Oxford, Kettering Earn 1st Championships

March 2, 2018

By Keith Dunlap
Special for Second Half

STERLING HEIGHTS – It’s rare when one MHSAA team championship bowling match comes down to the last frame.

But twice on the same day?

That is what will forever make the 2018 Division 1 Finals at Sterling Lanes so unforgettable.

The Oxford girls and Waterford Kettering boys teams both rejoiced in winning their first titles in school history, as both pulled out their matches in the final frame.

Oxford’s girls team outlasted Macomb Dakota, which entered the regular game of the championship match trailing by 26 pins. Dakota rallied and actually was leading in total pins going into the last two bowlers before Oxford’s duo of juniors Megan Armbruster and Claire Sandstrom made sure the reigning runner-up Wildcats wouldn’t lose in the Final two years in a row.

Armbruster bowled two strikes and finished with 27 pins in her 10th frame to set up the last between Sandstrom and Dakota anchor bowler Danielle McBride.

Unfortunately for Dakota, McBride had an unlucky split on her first ball of the 10th frame, leaving three pins and only being able to pick up two of them.

With the door open, Sandstrom bowled a strike and then added nine more pins in her 10th frame to finish off the title for Oxford.

“A weight was lifted off of my shoulders,” Sandstrom said of when she saw McBride’s ball end with a split. “But I had to stay focused on what I was doing and make my shot.”

For Oxford coach JR Lafnear, it was the end of a 13-year quest for a Finals title, one that nearly resulted in a championship last year before the Wildcats fell to powerhouse Davison in the title match.

“That is what propelled them to work so hard over the summer in practice,” Lafnear said. “Shooting spares and corner pins and doing all that stuff. They were here and got a taste of all the excitement. They really wanted to get it done this year.”

Dakota was seeking its second Division 1 title after winning in 2015.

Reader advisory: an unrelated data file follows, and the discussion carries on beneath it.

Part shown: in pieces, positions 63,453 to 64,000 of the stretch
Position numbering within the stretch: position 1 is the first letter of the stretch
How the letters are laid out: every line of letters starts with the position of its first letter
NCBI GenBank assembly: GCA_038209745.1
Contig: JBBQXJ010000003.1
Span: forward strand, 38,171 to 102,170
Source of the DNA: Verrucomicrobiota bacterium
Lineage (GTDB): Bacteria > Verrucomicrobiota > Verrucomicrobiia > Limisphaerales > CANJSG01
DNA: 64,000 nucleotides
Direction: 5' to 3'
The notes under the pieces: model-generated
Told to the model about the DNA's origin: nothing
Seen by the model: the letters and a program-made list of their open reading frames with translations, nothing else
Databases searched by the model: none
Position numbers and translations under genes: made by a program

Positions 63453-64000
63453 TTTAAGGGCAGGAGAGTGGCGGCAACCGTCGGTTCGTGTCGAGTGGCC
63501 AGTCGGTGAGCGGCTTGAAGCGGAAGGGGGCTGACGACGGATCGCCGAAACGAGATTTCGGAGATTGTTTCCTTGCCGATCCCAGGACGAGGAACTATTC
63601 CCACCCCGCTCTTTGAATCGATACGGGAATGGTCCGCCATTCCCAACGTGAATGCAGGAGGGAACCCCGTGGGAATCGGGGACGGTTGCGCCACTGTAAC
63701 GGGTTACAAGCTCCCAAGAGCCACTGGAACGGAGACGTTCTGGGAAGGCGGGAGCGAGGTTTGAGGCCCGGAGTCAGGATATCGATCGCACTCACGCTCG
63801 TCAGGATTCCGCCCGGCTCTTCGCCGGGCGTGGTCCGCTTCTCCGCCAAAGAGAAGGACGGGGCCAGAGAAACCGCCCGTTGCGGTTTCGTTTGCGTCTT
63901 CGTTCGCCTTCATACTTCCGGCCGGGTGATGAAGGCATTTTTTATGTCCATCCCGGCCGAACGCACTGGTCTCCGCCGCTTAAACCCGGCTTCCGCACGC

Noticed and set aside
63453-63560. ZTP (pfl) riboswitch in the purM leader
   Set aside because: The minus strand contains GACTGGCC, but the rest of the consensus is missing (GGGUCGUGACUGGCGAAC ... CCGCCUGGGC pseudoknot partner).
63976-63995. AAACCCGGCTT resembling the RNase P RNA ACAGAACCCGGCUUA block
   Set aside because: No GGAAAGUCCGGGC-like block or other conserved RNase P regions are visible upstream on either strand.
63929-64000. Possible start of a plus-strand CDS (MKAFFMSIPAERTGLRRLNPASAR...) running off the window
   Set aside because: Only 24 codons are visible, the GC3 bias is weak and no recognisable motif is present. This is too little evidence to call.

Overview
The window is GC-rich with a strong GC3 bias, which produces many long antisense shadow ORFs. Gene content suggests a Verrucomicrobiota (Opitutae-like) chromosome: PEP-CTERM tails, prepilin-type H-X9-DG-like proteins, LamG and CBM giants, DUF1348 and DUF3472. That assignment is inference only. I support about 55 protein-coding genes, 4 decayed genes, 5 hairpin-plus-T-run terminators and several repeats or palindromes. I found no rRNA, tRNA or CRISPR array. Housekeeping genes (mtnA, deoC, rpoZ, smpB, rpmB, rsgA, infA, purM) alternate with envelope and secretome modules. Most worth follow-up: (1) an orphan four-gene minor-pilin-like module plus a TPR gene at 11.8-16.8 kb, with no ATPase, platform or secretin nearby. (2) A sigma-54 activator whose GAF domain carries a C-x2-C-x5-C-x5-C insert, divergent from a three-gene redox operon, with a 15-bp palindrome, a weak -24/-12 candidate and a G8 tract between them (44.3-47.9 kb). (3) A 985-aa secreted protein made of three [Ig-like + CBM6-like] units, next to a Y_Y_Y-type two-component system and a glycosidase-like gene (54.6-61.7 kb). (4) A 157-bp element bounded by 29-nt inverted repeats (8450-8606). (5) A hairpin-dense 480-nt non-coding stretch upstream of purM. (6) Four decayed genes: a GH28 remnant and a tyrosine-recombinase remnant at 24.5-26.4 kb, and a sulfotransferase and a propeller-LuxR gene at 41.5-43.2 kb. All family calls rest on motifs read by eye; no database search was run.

“They battled through a lot of adversity today and could have gotten knocked out several times,” Dakota coach Kevin Wemyss said. “They showed their character today.”

The boys tournament ended in similar dramatic fashion.

Davison held an 11-pin lead over Kettering after the two Baker games, and the match stayed close until the final frame of the regular game.

The last bowler of the match was Kettering junior Hunter Gates, who stepped up needing 14 pins to give his team the title.

Gates firmly got a strike on the first roll to send the Kettering team jumping for joy, and then the celebration officially began on the next ball when Gates knocked down seven pins.

When he did so, he quickly put his hands over his face and wept tears of joy as he was mobbed by teammates.

“I was just trying to stay cool, calm and collected,” Gates said. “Bowl like I know how I do. My teammates had all the faith in the world in me.”

Kettering head coach JR Olerich said he wasn’t sure if Gates knew he needed only four pins on what turned out to be his final ball.

“If he did, it probably would have been a little bit tougher,” Olerich said. “We all knew.”

Kettering achieved a rarity in that it went wire-to-wire for the title.

The Captains finished first out of the qualifying block before beating No. 8 seed Hudsonville by three pins in the quarterfinals (1,285-1,282) and Saline by 39 pins (1,298-1,259) in a semifinal.

Davison qualified as the No. 2 seed before beating Walled Lake Central in the quarterfinals (1,322-1,227) and Macomb L’Anse Creuse North in the semifinals (1,403-1,335).

Davison was trying to carry the torch at the Finals for the powerhouse girls program, which failed to qualify for the tournament after winning it five of the previous six years.